Denny Hamlin Says Drivers Could End Up Skipping Races If NASCAR Doesn’t Agree To Pay Teams More

Denny Hamlin NASCAR
Logan Riely/Getty Images via NASCAR Media

Could NASCAR be close to losing an important piece of their races…the race teams themselves?

If you haven’t been keeping up, NASCAR and its race teams are currently locked in a heated negotiation over the future of the sport after the sanctioning body’s current charter agreement with the team is set to expire at the end of the season.

NASCAR first implemented its current charter system back in 2016, when it issued charters to teams that would guarantee the cars would be able to participate in every race, attempting to provide team owners looking to invest in the sport some stability and assurances for their investment.

But the charter rights were only given to teams through the end of NASCAR’s current broadcast deal, which expires at the end of the season. And now, the race teams are attempting to negotiate a better deal that gives them a bigger slice of the pie for their investment in the sport.

Under the current agreement, teams receive 25% of the revenue from the sport’s broadcast agreement. But that revenue, combined with the sponsorship dollars and other income that the teams bring in (including prize money from the races), isn’t enough to keep NASCAR teams from losing money and running their team at a net loss.

So naturally, teams want to change that.

A group of team owners have been trying to negotiate a better deal for the future of the sport, but so far NASCAR hasn’t brought anything to the table that they feel is sufficient to meet their needs. And with the clock ticking on their time to get a new agreement in place before the current deal expires, at least one NASCAR driver is openly discussing the possibility of teams skipping out on races.

Denny Hamlin has a unique perspective on the whole situation. Not only is he a driver, but he’s also a team owner with his 23XI Racing team, which he co-owns alongside NBA legend Michael Jordan.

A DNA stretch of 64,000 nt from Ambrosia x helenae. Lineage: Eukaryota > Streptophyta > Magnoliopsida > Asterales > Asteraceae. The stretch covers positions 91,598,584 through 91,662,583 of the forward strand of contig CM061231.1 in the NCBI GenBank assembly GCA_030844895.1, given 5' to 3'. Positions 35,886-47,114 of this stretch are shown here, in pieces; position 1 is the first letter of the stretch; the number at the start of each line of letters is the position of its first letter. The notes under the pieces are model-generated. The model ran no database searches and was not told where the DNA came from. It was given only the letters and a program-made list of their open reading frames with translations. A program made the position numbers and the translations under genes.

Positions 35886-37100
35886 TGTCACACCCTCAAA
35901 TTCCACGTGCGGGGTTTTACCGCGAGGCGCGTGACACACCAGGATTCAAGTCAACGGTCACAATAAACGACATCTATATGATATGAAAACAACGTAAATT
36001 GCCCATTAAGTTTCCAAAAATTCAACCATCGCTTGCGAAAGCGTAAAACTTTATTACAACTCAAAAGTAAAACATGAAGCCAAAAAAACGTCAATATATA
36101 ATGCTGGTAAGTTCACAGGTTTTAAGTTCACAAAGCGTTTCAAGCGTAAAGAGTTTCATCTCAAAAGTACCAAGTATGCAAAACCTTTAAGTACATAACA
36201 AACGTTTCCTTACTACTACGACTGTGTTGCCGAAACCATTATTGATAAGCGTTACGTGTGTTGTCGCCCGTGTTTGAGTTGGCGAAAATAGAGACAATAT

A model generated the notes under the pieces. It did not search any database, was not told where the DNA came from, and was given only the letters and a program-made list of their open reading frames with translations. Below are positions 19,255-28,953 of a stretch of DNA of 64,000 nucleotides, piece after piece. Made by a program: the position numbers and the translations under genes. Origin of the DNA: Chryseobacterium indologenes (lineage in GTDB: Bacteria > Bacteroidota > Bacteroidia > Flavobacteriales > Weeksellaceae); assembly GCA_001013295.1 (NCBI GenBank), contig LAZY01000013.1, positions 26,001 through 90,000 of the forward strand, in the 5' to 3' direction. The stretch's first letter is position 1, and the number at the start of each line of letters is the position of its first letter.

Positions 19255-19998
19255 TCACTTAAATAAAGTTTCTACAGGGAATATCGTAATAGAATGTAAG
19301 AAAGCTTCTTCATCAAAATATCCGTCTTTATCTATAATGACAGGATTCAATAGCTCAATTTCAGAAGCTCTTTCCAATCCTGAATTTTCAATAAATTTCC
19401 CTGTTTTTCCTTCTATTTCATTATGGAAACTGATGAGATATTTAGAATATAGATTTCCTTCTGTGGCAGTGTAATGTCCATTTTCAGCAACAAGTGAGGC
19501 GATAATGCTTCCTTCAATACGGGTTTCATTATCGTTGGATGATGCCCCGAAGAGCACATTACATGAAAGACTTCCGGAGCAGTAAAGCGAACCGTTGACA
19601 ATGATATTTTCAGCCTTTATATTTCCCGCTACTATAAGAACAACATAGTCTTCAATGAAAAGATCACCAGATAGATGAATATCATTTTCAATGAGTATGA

23XI holds two charters right now and fields the #23 car for Bubba Wallace, along with the #45 for Tyler Reddick.

And he recently spoke about the list of demands that the teams have made of NASCAR, including making the charters permanent rather than expiring at the end of the sport’s next broadcast deal.

NASCAR recently signed a new $7.7 billion media deal with several different networks, and has offered teams a slightly larger chunk of the revenue from that deal. But not only do teams say that what NASCAR is offering is not enough, they also want assurances that their charters won’t expire at the end of this next deal – which would essentially make their investment in a charter worthless.

Right now, a NASCAR charter can go for as high as $40 million should a team choose to sell their charter as NASCAR allows them to do. But according to Denny, if there’s no charter agreement in place, teams would have no incentive to show up every week – and could even choose to skip races that it doesn’t see as beneficial.

Speaking with Dale Earnhardt Jr. about the issues at hand, Denny explained the dilemma for NASCAR and its race teams:

“Obviously a correct sharing of the revenue is one that is big. right now there’s three stakeholders in this sport: The tracks, the teams, and NASCAR. And to be quite honest, two of those stakeholders make 9 figure profits a year and one stakeholder loses 7 figure profits per year. So there’s clearly a disconnect, and I wish that the fans were more informed how offset this deal is and how unfair it is to the teams…

We’ve asked to have a sharing of any future revenue…Anything from this point forward, we’ve asked for a third of that and they’ve adamantly said no. And we’re willing to give extra rights up to get that and they’ve said no.”

It’s clear that Hamlin’s frustrated with the status of negotiations, even specifically calling out NASCAR CEO Jim France for refusing to negotiate in good faith:

“We’re dealing with one individual that won’t come out publicly and tell his story of why he won’t give these things to the teams that have invested heavily in putting the show on each week.” 

And he warned what would happen if NASCAR doesn’t get a deal done:

“There would be no charters. It would be ignorant of fans to say, ‘Well that’s great, no charters.’

Well then we just wouldn’t show up when we don’t need to. The Clash, we won’t show up at that, the All-Star Race, we wouldn’t show up at that. Maybe there are some races that pay less, we just won’t show up to those, it’s just not financially good.”

Denny also acknowledged that there may be some owners who aren’t happy with him for speaking out about the issues publicly, but he’s clearly reached his boiling point with the negotiations and how NASCAR is handling one of their most important assets.

A beer bottle on a dock



A beer bottle on a dock